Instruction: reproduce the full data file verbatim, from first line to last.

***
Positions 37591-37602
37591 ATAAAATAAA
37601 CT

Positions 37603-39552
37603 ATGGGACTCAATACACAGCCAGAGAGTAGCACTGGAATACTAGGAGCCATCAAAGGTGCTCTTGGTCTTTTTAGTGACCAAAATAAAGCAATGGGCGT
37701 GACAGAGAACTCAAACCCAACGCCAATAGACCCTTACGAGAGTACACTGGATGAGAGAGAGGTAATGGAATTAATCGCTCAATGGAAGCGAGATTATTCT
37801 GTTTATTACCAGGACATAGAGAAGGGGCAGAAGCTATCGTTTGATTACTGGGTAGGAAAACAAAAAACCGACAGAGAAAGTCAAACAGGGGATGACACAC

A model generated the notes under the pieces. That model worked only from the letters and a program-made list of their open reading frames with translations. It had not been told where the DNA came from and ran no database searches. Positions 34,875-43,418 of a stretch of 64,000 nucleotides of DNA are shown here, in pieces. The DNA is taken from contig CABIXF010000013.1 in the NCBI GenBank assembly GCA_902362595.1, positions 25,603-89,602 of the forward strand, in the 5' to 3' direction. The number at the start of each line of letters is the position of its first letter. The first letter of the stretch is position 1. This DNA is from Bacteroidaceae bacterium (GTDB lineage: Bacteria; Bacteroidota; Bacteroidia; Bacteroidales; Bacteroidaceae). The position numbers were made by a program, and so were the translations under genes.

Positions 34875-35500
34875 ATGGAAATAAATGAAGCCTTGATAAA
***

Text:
Positions 37591-37602
37591 ATAAAATAAA
37601 CT

Positions 37603-39552
37603 ATGGGACTCAATACACAGCCAGAGAGTAGCACTGGAATACTAGGAGCCATCAAAGGTGCTCTTGGTCTTTTTAGTGACCAAAATAAAGCAATGGGCGT
37701 GACAGAGAACTCAAACCCAACGCCAATAGACCCTTACGAGAGTACACTGGATGAGAGAGAGGTAATGGAATTAATCGCTCAATGGAAGCGAGATTATTCT
37801 GTTTATTACCAGGACATAGAGAAGGGGCAGAAGCTATCGTTTGATTACTGGGTAGGAAAACAAAAAACCGACAGAGAAAGTCAAACAGGGGATGACACAC

A model generated the notes under the pieces. That model worked only from the letters and a program-made list of their open reading frames with translations. It had not been told where the DNA came from and ran no database searches. Positions 34,875-43,418 of a stretch of 64,000 nucleotides of DNA are shown here, in pieces. The DNA is taken from contig CABIXF010000013.1 in the NCBI GenBank assembly GCA_902362595.1, positions 25,603-89,602 of the forward strand, in the 5' to 3' direction. The number at the start of each line of letters is the position of its first letter. The first letter of the stretch is position 1. This DNA is from Bacteroidaceae bacterium (GTDB lineage: Bacteria; Bacteroidota; Bacteroidia; Bacteroidales; Bacteroidaceae). The position numbers were made by a program, and so were the translations under genes.

Positions 34875-35500
34875 ATGGAAATAAATGAAGCCTTGATAAA